from Oddly Enough Blog:

We’re lounging against The Man!

Today's political protesters don't seem to have the commitment we saw in the turbulent 20th century. I've ranted about golf-playing protesters, radicals who don't quite get it, and protesters who only rally in historical costumes.

But this may be the worst. A photo of guys demonstrating against the G20 summit, IN FRICKING DECK CHAIRS!

from Oddly Enough Blog:

Turning the tables on police?

Lonnie! Where you goin' with my good table?

Nowhere, Ma!

Lonnie, I'm not stupid! You're strappin' my good table to yer car!

Okay, Jeez! I'm takin' it down to our protest today, to throw it at the police.

Yikes, Lonnie! Throwin' a heavy table at the cops? What are you protesting?

Police brutality, Ma.

But I NEED my table, Lon! It's canasta night!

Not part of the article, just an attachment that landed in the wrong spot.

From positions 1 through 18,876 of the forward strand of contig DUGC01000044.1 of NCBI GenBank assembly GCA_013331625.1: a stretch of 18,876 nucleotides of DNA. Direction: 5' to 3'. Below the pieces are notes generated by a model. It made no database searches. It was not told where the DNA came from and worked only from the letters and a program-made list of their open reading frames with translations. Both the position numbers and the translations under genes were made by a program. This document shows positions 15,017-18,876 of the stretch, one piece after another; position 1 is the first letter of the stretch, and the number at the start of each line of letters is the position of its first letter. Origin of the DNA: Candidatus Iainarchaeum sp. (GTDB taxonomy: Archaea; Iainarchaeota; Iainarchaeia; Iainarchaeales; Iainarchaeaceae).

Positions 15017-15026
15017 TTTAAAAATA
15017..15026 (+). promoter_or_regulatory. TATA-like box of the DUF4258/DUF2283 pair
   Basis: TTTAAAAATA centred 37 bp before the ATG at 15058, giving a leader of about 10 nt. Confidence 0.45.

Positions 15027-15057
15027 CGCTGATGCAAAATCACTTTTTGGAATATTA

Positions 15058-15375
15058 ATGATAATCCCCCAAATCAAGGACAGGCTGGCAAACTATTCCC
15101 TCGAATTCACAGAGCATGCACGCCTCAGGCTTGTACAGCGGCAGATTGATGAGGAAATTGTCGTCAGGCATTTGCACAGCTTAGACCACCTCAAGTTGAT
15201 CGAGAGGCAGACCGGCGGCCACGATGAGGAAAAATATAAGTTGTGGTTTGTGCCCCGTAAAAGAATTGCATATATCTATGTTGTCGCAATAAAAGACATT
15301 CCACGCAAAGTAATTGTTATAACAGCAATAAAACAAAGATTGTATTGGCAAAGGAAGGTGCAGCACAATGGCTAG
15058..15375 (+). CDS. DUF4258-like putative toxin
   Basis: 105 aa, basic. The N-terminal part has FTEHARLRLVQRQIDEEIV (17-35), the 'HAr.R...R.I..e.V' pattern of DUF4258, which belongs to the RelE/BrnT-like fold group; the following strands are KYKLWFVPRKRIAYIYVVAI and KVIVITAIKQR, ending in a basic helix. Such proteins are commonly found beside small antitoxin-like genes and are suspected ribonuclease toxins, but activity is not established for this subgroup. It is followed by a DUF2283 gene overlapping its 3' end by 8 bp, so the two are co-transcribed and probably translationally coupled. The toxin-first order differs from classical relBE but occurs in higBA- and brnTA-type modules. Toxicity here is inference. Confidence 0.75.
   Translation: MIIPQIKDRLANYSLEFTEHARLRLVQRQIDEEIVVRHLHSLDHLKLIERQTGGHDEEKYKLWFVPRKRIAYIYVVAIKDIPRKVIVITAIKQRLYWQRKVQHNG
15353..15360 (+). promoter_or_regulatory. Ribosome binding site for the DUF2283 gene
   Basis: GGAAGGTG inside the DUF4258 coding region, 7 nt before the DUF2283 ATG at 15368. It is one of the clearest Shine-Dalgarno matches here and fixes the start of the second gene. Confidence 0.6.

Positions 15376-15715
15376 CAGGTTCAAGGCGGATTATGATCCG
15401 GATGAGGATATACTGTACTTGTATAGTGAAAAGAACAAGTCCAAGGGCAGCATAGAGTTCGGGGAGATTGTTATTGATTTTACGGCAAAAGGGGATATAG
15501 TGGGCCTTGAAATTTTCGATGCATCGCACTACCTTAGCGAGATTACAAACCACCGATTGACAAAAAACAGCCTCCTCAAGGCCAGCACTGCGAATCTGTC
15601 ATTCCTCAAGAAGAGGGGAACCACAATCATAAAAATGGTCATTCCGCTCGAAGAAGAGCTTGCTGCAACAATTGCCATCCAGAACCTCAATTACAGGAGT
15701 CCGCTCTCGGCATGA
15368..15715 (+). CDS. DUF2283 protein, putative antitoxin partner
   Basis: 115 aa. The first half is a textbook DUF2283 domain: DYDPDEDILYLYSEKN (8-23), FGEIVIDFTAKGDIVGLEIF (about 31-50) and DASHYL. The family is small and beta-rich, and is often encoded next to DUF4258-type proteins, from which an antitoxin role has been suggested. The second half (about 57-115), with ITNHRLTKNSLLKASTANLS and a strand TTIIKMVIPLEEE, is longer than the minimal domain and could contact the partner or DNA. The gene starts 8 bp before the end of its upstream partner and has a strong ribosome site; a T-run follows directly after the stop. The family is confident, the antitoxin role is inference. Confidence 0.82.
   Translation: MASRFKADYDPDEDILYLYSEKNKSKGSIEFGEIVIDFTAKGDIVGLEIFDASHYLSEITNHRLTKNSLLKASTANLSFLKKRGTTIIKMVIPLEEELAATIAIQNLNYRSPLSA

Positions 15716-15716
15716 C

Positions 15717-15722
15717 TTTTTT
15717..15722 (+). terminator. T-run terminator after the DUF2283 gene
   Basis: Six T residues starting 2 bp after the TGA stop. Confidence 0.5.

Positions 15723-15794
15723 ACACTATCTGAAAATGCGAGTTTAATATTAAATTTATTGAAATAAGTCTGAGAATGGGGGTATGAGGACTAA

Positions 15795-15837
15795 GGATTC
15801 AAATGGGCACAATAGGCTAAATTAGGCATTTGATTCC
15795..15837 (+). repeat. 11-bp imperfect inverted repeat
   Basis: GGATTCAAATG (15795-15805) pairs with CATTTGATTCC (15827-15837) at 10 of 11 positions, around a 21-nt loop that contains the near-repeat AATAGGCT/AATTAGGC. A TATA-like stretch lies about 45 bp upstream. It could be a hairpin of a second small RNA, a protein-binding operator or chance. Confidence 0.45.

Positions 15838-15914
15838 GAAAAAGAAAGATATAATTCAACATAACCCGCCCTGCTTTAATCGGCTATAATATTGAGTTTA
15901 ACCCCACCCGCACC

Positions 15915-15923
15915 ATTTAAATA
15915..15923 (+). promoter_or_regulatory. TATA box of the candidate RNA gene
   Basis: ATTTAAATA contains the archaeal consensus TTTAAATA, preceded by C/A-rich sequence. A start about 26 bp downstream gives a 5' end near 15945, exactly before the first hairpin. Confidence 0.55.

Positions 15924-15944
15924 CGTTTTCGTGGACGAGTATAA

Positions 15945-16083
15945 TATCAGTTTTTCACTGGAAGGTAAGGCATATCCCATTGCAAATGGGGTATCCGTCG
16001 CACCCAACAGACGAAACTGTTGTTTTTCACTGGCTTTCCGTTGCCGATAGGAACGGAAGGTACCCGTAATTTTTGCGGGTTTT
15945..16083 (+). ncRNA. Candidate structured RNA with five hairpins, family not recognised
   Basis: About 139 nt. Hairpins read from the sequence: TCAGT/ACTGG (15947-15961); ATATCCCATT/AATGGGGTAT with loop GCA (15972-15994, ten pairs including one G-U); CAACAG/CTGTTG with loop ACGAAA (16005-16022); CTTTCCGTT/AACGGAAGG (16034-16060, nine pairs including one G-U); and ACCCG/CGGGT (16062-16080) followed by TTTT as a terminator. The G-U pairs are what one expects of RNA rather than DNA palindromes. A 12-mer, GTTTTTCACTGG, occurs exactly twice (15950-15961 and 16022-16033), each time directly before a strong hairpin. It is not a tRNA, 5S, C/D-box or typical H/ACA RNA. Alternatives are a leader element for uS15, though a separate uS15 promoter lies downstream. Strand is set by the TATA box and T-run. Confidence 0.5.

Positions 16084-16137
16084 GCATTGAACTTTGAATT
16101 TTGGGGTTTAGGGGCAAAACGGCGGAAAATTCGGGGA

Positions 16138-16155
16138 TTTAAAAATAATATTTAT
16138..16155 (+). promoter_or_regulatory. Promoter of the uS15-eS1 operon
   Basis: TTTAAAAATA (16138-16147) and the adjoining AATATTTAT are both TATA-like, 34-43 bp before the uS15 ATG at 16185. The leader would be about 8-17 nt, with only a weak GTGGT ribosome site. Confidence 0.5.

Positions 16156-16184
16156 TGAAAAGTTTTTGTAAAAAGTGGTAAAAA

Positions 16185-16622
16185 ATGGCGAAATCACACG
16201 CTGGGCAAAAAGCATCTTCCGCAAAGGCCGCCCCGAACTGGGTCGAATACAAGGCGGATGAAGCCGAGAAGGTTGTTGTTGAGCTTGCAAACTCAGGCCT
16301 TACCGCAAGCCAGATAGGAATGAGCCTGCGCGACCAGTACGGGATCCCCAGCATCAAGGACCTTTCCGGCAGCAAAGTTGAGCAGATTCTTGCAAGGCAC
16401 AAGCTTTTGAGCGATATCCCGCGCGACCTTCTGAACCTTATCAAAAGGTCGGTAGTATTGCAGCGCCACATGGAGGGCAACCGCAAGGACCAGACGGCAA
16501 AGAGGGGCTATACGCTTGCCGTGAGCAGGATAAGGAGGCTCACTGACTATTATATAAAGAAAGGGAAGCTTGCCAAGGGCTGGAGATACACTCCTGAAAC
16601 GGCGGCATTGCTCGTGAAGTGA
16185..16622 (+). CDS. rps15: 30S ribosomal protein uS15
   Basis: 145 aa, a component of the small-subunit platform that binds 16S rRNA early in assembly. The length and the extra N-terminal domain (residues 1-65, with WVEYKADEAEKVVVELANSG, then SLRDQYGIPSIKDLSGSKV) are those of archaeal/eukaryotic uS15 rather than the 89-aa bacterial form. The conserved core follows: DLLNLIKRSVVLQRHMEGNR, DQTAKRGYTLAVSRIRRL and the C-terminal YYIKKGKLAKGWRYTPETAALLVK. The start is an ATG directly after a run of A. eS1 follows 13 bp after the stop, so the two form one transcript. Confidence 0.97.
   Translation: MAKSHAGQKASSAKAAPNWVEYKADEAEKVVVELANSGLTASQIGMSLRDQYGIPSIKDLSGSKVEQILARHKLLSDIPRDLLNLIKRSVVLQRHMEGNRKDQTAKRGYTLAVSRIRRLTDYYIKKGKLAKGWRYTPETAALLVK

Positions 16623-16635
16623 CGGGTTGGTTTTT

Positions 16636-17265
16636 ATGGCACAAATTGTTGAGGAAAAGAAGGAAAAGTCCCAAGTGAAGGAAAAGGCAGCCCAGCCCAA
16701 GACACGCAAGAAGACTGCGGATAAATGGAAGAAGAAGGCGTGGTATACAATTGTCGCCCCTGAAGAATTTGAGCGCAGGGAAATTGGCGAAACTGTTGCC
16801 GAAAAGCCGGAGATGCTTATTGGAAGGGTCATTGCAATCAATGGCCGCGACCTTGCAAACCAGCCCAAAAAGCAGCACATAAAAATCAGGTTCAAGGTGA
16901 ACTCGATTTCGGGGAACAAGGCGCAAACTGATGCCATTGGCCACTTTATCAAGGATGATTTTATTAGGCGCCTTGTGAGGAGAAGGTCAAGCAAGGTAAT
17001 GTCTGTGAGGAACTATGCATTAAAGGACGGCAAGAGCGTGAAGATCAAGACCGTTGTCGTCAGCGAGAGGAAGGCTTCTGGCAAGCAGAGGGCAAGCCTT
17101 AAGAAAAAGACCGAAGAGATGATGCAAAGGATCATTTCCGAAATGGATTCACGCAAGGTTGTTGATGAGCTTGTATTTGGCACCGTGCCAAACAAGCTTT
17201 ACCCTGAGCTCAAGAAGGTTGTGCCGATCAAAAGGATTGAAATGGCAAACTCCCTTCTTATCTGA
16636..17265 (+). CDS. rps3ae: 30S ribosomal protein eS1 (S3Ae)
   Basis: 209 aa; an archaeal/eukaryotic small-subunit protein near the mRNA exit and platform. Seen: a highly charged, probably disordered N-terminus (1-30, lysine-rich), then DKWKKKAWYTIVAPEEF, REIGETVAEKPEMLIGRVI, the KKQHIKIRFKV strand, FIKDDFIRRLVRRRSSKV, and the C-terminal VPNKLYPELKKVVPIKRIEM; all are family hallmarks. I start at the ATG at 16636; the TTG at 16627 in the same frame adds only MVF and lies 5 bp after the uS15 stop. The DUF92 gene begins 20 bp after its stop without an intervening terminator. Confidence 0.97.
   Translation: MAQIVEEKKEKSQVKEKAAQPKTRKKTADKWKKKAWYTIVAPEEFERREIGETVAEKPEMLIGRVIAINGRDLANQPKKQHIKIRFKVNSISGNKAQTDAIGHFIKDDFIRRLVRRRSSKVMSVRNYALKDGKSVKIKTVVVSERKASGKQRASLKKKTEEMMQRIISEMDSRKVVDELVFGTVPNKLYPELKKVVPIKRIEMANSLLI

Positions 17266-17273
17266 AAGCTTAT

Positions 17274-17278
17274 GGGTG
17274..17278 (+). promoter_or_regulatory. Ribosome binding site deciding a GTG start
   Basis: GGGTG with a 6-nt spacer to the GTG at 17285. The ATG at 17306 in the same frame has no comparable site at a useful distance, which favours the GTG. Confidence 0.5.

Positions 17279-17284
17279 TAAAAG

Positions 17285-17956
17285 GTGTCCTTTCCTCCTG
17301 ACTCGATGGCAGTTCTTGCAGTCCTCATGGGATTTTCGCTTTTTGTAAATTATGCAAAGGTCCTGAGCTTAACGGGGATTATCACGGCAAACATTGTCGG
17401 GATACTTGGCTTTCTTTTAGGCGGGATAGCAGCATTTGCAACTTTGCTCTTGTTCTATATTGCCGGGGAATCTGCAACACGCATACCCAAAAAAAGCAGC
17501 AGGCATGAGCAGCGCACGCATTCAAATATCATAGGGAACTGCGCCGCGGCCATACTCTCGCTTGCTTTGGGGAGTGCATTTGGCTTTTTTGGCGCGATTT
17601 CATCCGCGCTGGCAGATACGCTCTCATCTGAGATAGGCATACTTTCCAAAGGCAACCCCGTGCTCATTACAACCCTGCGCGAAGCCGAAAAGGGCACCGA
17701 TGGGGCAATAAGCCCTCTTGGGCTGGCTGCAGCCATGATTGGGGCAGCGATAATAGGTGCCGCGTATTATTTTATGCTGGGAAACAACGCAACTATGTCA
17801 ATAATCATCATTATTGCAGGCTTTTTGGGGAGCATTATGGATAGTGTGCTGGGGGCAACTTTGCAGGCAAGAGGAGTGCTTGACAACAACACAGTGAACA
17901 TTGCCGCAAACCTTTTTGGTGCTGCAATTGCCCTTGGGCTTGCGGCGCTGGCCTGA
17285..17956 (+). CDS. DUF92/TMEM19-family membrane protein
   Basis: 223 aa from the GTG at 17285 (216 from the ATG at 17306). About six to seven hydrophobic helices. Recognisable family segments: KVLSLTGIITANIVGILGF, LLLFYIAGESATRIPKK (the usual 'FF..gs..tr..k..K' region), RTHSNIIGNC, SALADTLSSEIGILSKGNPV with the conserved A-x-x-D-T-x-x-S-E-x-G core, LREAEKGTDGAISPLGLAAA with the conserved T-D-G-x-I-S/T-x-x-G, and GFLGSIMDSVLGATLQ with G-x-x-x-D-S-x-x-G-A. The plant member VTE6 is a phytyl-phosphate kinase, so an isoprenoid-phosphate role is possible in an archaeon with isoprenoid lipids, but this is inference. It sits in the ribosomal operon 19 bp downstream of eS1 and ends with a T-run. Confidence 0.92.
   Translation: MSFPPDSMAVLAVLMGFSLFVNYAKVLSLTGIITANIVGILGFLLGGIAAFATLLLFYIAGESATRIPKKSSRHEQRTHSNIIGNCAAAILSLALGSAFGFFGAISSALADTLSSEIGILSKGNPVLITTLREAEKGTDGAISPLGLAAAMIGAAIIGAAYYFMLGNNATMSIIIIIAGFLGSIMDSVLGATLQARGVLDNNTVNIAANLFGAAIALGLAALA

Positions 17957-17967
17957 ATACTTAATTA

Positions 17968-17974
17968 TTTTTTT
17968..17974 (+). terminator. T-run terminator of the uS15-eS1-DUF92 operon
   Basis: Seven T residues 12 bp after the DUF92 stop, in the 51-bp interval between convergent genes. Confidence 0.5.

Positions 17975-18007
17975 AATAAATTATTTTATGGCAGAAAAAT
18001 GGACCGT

Don't worry, I'm pretty sure it's a deductible political donation. Plus, I wrote your name and address on the bottom.

Oh, you're a good son, Lonnie!

Live large! Join the Oddly Enough blog network!

A protester throws a table at the police during an annual march against police brutality in downtown Montreal March 15, 2009. REUTERS/ Christinne Muschi

from Oddly Enough Blog:

Get up and get your getup on!

Welcome back to our popular feature, Stuff maybe we should have explained in the caption, but didn't. We're told these photos show demonstrators in Edwardian costumes protesting the expansion of London's Heathrow Airport.

Huh? And that would be because airport expansion was a vital issue during the 1901 to 1910 Edwardian era? Or because protesting without a fun period costume just isn't done?

from Our Take on Your Take:

A shoe hold up

Since Iraqi journalist Muntazer al-Zaidi hurled his shoes at President Bush, footwear has become an integral part of rallies around the world. You Witness contributor Roshan Norouzi shows us the shoe effect during a protest in Tehran against Israeli air strikes on Gaza.

View this week's You Witness showcase here.